The DRC is home to a large-scale and prominent mining industry thanks to the country’s vast natural resource wealth.
It is also home to some of the world’s largest national parks which today are largely depleted of their wildlife populations.
While extensive resources, time and capital are flowing into the country to return these regions of beauty to their former glory, a project of this scale is enormous and represents an opportunity for mines to contribute, give-back and support local conservation, writes LAURA CORNISH.
Talking to Mining Review Africa during the DRC Mining Week exhibition and conference held in the DRC’s capital Lubumbashi in June this year, and in a one-on-one interview thereafter, Robert Muir, director of the Forgotten Parks Foundation and chief park warden and provincial director for the Congolese Wildlife Authority (CWA), revealed that the country is in desperate need of support to help return some of the world’s most beautiful parks to their original states.
Through his position at the CWA which he took up in January 2017, Congolese French-fluent Muir is specifically responsible for uplifting two of the DRC’s national parks – Upemba and Kundelungu – “Which have long been forgotten and completely abandoned and decimated during multiple periods of armed conflict.
Read more about mining in Central Africa
“Wildlife populations have consequently crashed significantly – nearly 100 000 elephants from the area have been lost along with thousands of zebra and buffalo, as well as lion, leopard, cheetah, wild dogs and black rhino,” he reveals.
“The landscapes are world-class and spectacular but largely devoid of wildlife. The parks themselves and the contiguous hunting blocks measure about the size of Belgium and the broader landscape the size of Switzerland – “an average sized European country which indicates just how huge and vast these areas are.”
Today there are less than 200 elephants in the two parks, less than 100 zebras and 130 buffalo. There are no big cats or wild dogs and the last black rhino was poached in 1954.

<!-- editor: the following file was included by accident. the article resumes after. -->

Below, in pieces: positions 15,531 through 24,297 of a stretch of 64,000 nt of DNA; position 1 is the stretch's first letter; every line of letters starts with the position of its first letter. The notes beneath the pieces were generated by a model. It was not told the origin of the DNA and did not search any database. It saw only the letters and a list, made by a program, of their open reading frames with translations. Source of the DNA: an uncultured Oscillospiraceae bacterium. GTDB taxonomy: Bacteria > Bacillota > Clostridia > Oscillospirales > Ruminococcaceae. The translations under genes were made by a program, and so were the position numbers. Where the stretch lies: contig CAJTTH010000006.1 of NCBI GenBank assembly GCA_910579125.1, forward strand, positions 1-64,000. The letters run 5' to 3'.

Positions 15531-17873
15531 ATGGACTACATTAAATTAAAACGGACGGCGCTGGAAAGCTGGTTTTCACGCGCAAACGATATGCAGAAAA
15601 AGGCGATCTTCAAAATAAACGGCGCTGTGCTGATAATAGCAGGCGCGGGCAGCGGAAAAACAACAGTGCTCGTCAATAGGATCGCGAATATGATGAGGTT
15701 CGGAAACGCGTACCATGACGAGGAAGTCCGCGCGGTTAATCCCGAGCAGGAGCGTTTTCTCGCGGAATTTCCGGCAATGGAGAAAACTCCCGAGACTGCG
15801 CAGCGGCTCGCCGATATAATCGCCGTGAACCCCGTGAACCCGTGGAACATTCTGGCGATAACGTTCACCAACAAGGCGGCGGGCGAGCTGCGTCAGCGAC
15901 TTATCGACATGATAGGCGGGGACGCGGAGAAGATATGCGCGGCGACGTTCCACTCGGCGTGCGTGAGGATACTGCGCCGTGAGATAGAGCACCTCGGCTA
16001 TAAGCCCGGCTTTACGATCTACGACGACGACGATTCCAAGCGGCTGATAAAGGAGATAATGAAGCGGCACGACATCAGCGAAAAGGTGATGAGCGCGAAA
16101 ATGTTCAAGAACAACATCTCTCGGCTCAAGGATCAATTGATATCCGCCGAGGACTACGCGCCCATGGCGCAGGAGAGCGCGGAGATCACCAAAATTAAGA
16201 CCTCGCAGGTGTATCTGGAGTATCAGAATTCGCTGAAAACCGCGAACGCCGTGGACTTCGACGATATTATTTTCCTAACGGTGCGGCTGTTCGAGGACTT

“Our job in essence is to halt the decline of wildlife in the parks, stabilise the existing populations and then return them to their former days of glory.”
This to a large extent entails identifying illegal activities and the impact they have on the area and from there to address and mitigate all threats to these two national parks.
The work carried out by Muir and his team of 230 rangers in the DRC (employed from nearby communities) is regarded as significant and he answers to the Director General.
Through the UK-registered Forgotten Parks Foundation which manages donations, the organisation is accountable to donors and partners to ensure funding and finances generated for parks is managed to international standards.
In his position as chief park warden, Muir is responsible not only for working alongside the local rangers but also for the provision of training, equipment and communication tools, which he describes as the means necessary to stabilise the areas in order to start repopulating the parks with wildlife.
Prior to this job, Muir worked in Columbia with the government’s conservation agency to bring conservation efforts to areas in the Amazon region under FARC control.
This was after spending 15 years in Africa, as a project leader, programme manager and director for Frankfurt Zoological Society.
However, most of his time was spent in the DRC supporting other parks: “And it was during that time that I established my connection with the Congolese government which ultimately led to my current appointment,” says Muir.
Impressive achievements and a plan in execution
A project of this magnitude is enormous and “incredibly expensive” but the CWA has support from the German Development Bank (KFW), European Union and other partners and donors.
Watch our exclusive interview with Robert Muir here
“But the resources required for an operation of this scale go well beyond classic and traditional conservation and environmental donors,” Muir notes.
“We are currently operating on a US$2 million grant from the KFW over the next three years and have secured one of two €7 million grants from the EU.”
The process is also underway to receive a $500.000 grant from the Wildcat Foundation for supporting law enforcement efforts and this will hopefully be the first of many such essential donations.